I have an anxious wardrobe. While that statement may seem very strange and dubious, it is true. Shaking hands and a rapid heartbeat are only a few of the things that make my anxiety visually apparent. My wardrobe is reflective of my inner turmoil, from hoarding clothes from 10 years ago to my eclectic, ever changing style.
For better or for worse, I am a major overthinker. My mind works like Cher’s closet from Clueless, constantly reworking each individual thought and combination of scenarios until I get the perfect match. For a year I kept an outfit journal documenting my inner thoughts and motivations, I double and triple check emails before sending, and I do not buy clothes unless I think through every possible outfit combination. Now, this may sound a little psychotic to some, but for me and many others it is normal. This overthinking is reflective in my wardrobe through this thorough thought process in deciding what to buy, and even through the garments I own.
My wardrobe is vast and ever changing, with a plethora of incoming, but a lack of outgoing items. This means that I keep almost anything for a long long time. Each garment I own holds some sort
of significance, whether it is the faux fur jacket I wore all through grade 12, a pair of pants I wore that one time at a concert or a Halloween costume from 5 years ago - they lie dormant in my closet waiting for that special day where I just might need them. What if one day in the near or distant future I want one of these items that I threw away? The thought of what if consumes my wardrobe choices, and you know what, it has come in handy. Just a few months ago I turned a pair of 2-year-old, ripped down the crotch jeans into assless chaps, becoming another thing I wear for one specific occasion and then hold onto for eternity.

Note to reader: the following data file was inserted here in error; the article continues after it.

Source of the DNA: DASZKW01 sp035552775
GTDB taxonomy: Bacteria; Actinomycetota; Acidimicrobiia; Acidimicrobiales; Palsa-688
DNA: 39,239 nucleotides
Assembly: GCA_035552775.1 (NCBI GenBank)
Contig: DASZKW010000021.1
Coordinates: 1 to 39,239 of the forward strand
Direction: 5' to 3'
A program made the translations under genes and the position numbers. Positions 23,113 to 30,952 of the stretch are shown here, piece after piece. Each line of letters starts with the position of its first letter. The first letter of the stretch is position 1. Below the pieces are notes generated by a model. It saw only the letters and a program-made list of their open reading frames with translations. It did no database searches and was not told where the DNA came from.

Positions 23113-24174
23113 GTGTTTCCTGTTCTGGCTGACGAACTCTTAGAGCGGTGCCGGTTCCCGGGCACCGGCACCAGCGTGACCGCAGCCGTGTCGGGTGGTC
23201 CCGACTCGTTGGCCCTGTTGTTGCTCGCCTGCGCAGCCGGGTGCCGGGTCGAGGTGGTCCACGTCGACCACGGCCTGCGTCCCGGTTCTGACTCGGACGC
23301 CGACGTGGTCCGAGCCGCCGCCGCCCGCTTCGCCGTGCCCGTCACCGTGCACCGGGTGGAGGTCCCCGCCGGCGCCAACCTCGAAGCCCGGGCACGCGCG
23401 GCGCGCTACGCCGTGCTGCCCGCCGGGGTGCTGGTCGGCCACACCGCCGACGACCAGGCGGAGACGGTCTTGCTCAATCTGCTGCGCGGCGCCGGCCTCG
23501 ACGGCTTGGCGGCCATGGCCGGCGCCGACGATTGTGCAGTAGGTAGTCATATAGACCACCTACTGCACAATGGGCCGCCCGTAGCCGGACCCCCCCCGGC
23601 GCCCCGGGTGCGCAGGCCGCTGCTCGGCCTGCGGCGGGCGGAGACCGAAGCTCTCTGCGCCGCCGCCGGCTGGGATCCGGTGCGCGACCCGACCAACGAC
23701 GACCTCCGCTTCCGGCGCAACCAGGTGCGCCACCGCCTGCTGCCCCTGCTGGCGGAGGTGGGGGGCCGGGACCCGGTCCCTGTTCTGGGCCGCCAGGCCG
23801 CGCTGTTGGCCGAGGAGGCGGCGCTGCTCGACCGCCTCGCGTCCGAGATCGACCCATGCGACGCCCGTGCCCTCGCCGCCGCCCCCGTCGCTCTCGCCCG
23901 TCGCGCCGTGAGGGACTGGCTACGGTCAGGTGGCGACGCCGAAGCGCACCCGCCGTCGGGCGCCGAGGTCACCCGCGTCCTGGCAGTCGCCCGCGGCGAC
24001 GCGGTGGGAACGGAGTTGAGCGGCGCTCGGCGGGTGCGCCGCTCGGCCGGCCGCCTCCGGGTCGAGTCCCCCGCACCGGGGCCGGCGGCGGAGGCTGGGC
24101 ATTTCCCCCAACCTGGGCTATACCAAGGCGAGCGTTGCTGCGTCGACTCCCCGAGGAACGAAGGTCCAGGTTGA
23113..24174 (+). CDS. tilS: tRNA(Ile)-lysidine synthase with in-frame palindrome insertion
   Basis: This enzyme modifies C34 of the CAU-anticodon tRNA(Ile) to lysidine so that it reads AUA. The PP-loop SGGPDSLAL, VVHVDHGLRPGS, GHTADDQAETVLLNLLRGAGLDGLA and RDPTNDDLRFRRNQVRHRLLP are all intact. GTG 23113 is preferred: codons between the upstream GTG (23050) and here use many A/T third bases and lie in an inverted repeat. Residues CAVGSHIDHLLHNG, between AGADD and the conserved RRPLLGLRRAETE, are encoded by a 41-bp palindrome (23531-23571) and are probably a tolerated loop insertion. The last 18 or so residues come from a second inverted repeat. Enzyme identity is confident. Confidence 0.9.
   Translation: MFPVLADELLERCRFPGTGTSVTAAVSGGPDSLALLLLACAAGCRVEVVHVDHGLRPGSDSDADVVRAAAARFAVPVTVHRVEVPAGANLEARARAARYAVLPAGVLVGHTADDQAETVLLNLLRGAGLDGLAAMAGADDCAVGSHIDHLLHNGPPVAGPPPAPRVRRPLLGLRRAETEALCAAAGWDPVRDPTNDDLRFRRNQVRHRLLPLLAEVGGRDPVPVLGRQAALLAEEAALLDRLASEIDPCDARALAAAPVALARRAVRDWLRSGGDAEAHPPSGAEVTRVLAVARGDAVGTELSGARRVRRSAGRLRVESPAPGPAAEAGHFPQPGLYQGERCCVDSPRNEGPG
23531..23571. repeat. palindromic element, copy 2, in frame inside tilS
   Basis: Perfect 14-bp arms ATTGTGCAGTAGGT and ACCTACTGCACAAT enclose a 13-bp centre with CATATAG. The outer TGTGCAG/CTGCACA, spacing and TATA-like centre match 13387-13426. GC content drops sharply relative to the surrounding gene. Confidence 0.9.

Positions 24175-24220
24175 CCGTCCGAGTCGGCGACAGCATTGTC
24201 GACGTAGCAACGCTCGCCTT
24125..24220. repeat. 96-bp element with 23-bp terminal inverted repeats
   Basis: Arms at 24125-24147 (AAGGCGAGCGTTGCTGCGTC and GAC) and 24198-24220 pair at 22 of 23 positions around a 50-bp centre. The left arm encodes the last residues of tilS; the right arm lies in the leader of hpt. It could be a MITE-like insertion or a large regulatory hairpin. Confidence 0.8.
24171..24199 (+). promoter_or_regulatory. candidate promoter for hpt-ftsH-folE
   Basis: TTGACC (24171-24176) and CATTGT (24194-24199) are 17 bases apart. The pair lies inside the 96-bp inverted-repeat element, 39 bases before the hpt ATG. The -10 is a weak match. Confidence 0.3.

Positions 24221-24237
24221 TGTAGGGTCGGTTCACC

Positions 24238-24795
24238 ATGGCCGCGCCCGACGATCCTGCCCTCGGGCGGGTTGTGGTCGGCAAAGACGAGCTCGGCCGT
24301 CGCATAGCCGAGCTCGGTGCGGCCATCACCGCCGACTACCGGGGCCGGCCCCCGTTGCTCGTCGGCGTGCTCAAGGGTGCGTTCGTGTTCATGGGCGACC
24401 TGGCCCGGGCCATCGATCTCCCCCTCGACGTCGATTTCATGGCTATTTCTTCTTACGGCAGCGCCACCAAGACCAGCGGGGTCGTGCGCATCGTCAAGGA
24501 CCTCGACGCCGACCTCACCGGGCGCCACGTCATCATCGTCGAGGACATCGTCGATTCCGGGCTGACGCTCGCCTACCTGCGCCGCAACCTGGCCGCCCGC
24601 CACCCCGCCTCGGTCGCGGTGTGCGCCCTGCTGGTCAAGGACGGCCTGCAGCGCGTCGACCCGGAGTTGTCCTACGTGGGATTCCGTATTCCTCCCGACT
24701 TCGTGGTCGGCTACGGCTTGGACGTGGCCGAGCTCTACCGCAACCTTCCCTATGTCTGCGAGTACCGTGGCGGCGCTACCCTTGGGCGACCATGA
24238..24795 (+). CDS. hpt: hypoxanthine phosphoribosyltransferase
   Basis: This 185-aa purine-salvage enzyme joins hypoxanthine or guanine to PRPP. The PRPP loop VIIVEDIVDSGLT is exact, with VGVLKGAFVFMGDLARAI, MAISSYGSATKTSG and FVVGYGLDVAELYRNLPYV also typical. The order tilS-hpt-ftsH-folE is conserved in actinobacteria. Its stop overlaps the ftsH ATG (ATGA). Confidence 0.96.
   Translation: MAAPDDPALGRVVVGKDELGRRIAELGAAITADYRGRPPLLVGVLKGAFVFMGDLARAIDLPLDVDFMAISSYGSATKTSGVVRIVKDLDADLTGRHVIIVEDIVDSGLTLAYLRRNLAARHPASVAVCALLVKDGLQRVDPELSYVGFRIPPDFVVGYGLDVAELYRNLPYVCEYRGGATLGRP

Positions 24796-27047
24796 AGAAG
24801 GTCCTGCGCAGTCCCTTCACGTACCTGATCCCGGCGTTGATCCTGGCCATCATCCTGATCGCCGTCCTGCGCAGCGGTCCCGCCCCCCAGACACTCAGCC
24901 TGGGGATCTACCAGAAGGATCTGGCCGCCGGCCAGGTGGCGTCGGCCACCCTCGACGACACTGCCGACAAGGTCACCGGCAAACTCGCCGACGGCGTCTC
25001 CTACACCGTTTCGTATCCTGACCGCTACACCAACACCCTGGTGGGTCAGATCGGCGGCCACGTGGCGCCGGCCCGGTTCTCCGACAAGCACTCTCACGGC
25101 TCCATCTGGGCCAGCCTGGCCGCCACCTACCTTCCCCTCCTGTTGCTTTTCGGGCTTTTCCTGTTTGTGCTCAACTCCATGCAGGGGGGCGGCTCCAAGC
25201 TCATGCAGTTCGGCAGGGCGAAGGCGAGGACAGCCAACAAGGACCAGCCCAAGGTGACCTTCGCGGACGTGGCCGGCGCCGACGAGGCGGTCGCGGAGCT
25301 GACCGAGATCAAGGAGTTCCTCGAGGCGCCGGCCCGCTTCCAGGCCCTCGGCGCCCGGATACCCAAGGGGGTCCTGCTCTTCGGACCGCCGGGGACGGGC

Keeping everything also results in my eclectic style. Depending on my mood I will choose different parts of myself to show that day through dress. If I am sad or feeling down, maybe I choose that hoodie I got from my favourite band for comfort, or something simple to grant me the ability to blend in, just this once. But, if I am cheerful or confident, I will reflect that through bright colours and garments with personalities of their own, such as my tie-dye Step Brothers shirt or red patent faux leather boots. Depending on the level of noise and turmoil in my head, I will pick through my clothes, searching for sentiment, extravagance, a conversation starter, or maybe all three.
The range of styles visible in my wardrobe depict different times in my life and the combination of Alissa’s represented portray the noise in my head. Eclectic, ever changing style and timeless sentimental items merge together to create my current self, which is a physical embodiment of my head, and thus, my anxiety.